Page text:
Poly Styrene: I Am a Cliché
Narration: Ruth Negga
This affecting and insightful documentary about the prodigiously talented X-Ray Spex frontwoman Polly Styrene, co-directed by her daughter Celeste Bell is part family memoir and partly trad rock doc, which rightly posits the artist as a hugely influential figure.
Marianne Elliott-Said was born in 1957 to a Scottish Irish mother and largely absent Somali dock worker and raised in Brixton. Mercurially talented, a nascent fashion designer and poet, she filled her notebook with poems and observations about contemporary life and consumer culture, the artificiality of which fascinated and repelled her, and she changed her name accordingly. Actor Ruth Negga narrates a selection of Polly’s diary entries.
After seeing the Sex Pistols in 1976 she formed the band X-Ray Spex where her five-minutes-into-the-future dystopian words were set to a ragged New Wave sound. Commercial success followed with songs such ‘Germ Free Adolescent’ and ‘Oh Bondage Up Yours!’, but fame didn’t sit easily with her. A trip to New York City where X-Ray Spex played a residency at legendary punk club CBGB saw the heat and flash of the scuzzy city compounding Polly’s mental health problems. After a gig in Doncaster in 1978, where she had a vision of lights in the sky, her mother took her to the hospital where she was wrongly diagnosed as schizophrenic (only in 1991 was she correctly identified as bi-polar disorder).
Her musical output was very sporadic and sparing through the 80s, and in 1993 she joined the Hari Krishna movement. The more languid latter part of the documentary has Bell reflecting on her childhood with her troubled mother while leafing through ‘Dayglo! The Poly Styrene Story’, the book she co-wrote with Zoë Howe.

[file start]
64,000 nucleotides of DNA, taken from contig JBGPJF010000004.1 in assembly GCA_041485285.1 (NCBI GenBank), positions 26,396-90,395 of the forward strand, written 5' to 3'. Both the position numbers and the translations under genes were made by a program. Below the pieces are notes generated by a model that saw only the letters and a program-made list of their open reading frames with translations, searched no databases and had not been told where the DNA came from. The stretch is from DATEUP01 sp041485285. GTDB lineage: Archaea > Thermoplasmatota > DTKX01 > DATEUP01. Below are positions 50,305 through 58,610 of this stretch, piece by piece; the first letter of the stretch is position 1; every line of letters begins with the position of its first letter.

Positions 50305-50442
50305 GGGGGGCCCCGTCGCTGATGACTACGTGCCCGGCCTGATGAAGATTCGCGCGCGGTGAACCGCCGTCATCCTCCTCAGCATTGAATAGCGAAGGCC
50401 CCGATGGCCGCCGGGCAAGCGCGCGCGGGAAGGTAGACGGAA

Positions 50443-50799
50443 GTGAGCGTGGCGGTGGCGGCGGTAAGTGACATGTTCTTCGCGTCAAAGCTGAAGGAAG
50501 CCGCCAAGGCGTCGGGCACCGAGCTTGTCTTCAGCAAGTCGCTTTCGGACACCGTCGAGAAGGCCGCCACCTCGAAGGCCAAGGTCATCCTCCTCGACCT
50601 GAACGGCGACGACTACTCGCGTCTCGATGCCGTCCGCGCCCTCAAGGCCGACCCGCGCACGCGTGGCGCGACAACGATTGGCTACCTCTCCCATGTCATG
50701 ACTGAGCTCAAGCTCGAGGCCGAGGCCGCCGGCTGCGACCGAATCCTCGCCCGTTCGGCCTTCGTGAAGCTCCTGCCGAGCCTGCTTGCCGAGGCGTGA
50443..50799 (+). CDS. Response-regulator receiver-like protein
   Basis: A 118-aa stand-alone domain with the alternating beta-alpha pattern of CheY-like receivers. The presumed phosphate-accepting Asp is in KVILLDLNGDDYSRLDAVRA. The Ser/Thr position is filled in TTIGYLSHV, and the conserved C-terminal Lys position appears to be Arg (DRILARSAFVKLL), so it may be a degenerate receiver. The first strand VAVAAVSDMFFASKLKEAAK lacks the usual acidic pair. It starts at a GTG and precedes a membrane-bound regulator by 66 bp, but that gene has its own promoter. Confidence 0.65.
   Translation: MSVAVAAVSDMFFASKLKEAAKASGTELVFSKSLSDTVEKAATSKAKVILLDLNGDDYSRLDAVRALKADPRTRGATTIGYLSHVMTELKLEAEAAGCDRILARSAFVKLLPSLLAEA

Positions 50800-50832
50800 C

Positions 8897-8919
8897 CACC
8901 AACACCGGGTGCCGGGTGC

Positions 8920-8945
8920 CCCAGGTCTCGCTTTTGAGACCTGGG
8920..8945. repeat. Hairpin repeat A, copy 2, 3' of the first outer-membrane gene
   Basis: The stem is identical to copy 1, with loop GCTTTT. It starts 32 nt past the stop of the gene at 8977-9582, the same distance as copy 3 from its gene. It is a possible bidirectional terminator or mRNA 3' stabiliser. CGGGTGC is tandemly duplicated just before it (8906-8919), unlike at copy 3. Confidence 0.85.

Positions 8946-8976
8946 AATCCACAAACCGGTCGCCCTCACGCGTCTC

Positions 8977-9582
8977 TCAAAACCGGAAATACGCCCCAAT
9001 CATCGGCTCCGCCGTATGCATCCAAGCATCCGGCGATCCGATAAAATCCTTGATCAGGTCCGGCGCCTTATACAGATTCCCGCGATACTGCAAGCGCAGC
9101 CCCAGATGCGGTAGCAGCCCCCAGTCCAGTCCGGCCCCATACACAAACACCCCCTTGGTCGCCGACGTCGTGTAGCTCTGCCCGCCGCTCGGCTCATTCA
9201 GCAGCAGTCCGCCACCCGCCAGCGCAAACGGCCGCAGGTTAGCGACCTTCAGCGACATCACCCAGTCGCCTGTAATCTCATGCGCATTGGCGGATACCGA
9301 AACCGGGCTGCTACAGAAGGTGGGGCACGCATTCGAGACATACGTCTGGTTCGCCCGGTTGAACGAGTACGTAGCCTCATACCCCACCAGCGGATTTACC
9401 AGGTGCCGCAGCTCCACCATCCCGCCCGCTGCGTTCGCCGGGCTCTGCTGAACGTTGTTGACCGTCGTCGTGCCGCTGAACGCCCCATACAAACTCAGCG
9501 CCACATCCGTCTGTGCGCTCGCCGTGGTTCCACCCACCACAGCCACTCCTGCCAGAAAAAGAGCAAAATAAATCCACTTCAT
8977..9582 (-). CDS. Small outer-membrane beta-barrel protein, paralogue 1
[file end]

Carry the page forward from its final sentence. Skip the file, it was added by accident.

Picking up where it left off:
The picture conjures up a vivid feel for the squalid late 70s and the burgeoning punk scene (it would make a good double bill with recent Rock Against Racism documentary ‘White Riot’), but also exposes some of the contradictions at punk’s heart. While it could be a welcoming environment for hitherto excluded minorities, it was also rife with sexism, illustrated by film of old interviews in which Polly is grilled by condescending male journalists, and in the recounting of her grim relationship with the Sex Pistols.
As well as the archive footage the film boasts a fine selection of interviewees, including contemporaries such as Vivienne Westwood, Neneh Cherry, and Don Letts, and musicians she influenced like Bikini Kill’s Kathleen Hanna and Sonic Youth’s Thurston Moore, the latter who relates an amusing anecdote of how Polly ‘knighted’ him at one of X-Ray Spex’s CBGB gigs.
Poly Styrene: I Am a Cliché is available to stream from 5th March.
Follow David on @DWill_Crackfilm